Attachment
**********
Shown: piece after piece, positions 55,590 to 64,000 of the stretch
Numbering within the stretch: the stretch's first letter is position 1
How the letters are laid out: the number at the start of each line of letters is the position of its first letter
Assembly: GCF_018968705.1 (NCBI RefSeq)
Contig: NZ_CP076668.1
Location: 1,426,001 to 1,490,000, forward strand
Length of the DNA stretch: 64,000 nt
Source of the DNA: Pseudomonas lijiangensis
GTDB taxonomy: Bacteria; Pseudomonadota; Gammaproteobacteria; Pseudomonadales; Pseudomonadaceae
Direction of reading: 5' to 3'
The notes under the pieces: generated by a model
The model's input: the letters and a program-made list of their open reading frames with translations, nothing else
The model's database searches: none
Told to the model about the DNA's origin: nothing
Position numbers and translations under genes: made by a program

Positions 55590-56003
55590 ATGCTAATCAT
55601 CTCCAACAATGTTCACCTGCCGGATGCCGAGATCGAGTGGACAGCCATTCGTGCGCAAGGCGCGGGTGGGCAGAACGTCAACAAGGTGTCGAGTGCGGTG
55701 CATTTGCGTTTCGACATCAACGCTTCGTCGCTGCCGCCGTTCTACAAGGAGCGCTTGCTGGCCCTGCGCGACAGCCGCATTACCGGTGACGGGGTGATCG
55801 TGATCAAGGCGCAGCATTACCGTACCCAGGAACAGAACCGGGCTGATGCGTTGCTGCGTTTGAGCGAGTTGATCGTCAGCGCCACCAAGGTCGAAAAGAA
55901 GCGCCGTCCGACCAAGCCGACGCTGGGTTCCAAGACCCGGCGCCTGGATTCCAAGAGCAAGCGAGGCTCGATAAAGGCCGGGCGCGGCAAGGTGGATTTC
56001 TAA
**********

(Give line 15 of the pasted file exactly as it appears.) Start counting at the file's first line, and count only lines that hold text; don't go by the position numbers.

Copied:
Position numbers and translations under genes: made by a program